The ethnic and sectarian tensions that threaten to tear Iraq apart flared Wednesday as the prime minister accused the Kurdish self-rule region of harboring the Sunni militants who have overrun much of the country, and 50 bodies were discovered dumped in a village south of Baghdad.
It was not clear who the men were or why they were killed, but such grisly scenes were common during the darkest days of the Iraq war, and the deaths raised fears of another round of sectarian bloodletting. Many of the victims were bound, blindfolded and shot in the head.
Prime Minister Nouri al-Maliki's allegations, made in his weekly televised address, are likely to worsen Baghdad's already thorny relationship with the Kurds, whose fighters have been battling the insurgents over the past month.
The accusations would also seem to dampen the prospect of reconciliation that the United States, the U.N. and even Iraq's top Shiite cleric say is necessary to bridge the country's ethnic and sectarian divisions and hold Iraq together.
The militant offensive spearheaded by the Islamic State extremist group has plunged Iraq into its worst crisis since the last U.S. troops left the country in 2011.
The jihadis have been joined in their assault by other Sunni insurgents, feeding off the anger in their minority community against the Shiite-led government. On the other side, Shiite militias have rallied around al-Maliki's government to fight off the insurgents.
In the far north, meanwhile, Iraq's Kurds have taken advantage of the mayhem to seize disputed territory — including the city of Kirkuk, a major oil center — and move closer to a long-held dream of their own state.
The Kurds say they only want to protect the zones they have entered from the militants, but many of the areas have significant Kurdish populations. The Kurds also have allowed tens of thousands of civilians into the Kurdish-controlled areas to escape the militant onslaught.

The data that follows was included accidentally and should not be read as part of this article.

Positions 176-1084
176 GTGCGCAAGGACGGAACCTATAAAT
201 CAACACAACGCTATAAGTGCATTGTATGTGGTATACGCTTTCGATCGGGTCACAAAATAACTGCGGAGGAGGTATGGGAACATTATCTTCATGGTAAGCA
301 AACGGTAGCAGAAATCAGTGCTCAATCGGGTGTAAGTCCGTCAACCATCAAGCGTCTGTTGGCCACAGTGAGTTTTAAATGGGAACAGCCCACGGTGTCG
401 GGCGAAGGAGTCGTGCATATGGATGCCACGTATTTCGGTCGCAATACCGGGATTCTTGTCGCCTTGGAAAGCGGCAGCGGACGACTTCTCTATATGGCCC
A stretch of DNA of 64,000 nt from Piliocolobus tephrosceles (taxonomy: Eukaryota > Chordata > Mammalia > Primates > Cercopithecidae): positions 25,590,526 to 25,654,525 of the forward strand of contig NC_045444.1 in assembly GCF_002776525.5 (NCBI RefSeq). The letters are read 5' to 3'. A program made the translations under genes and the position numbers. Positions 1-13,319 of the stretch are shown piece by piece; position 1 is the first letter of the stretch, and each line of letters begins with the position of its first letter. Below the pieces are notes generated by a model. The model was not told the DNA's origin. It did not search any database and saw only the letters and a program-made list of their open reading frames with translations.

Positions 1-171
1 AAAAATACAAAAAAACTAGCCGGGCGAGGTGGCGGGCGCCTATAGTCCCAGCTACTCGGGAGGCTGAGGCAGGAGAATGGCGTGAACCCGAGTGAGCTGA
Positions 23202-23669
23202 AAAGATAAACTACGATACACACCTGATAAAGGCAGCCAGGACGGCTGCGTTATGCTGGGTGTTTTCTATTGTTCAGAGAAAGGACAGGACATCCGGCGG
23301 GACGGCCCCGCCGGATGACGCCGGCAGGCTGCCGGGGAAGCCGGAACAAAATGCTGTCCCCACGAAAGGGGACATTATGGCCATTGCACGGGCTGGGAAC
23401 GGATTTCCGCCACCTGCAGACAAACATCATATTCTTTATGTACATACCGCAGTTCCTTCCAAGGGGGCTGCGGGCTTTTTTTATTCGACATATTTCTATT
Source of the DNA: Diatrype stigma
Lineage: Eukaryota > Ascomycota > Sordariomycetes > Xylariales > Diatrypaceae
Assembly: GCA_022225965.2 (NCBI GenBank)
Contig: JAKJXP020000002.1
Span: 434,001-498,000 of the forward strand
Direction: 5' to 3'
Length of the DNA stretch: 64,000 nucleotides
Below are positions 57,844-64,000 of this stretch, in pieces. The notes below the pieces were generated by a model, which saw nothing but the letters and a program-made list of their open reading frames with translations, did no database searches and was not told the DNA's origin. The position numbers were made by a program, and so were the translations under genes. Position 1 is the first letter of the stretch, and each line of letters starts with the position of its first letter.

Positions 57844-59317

Last week, the president of the Kurdish area urged the region's lawmakers to move quickly on preparations for a referendum on independence.
These moves have infuriated al-Maliki, who is under pressure from opponents as well as former allies to step down.
Speaking Wednesday, al-Maliki took aim at the Kurds, whose regional government is based in Irbil, saying, "Everything that has been changed on the ground must be returned."
He went a step further, saying: "We can't stay silent over Irbil being a headquarters for Daesh, Baath, al-Qaida and the terrorists." Daesh is the acronym in Arabic for the Islamic State group, while Baath was the party of former dictator Saddam Hussein.
A spokesman for the Kurdistan Regional Government, Safeen Dizayee, called al-Maliki's accusations "baseless."
"The Kurdistan region has never harbored any terrorists, now or ever, because we have been the victim of them before," Dizayee said. "What Mr. al-Maliki is talking about is far from reality."
Al-Maliki provided no evidence to back up his claims, and there is no indication that Baathists or Islamic extremists are operating openly out of Irbil.
But tribal sheiks who oppose the central government whose fighters are battling the military have found refuge in the Kurdish capital.
One of the anti-al-Maliki sheiks, Abdul Razzaq al-Shammari, told The Associated Press that "Kurdistan is not hosting any terrorists — though there are people here who stand against the Iraqi political regime."
The militant offensive has dramatically raised tensions between the country's Shiite Arab majority and Sunni minority, and the discovery of the 50 bodies raised the specter of sectarian massacres.
The bodies were found in the predominantly Shiite village of Khamissiya, about 95 kilometers (60 miles) south of Baghdad, said military spokesman Brig. Gen. Saad Maan Ibrahim. He said an investigation was underway to determine the identities of the dead and the circumstances of the killings.
The dead were all men between the ages of 25 and 40, and it appeared they had been killed a few days earlier and then dumped in the remote area, said a local police officer and a medical official.
Most of the bodies had bullet wounds in the head or the chest, they said on condition of anonymity because they were not authorized to speak to the media.
The area is predominantly Shiite, but there is a belt of Sunni-majority towns to the north.
Such killings harken back to the worst days of Iraq's sectarian bloodletting in 2006 and 2007.
Sectarian tensions have soared once more since the Sunni insurgent blitz began last month, and authorities have once again begun to find bodies.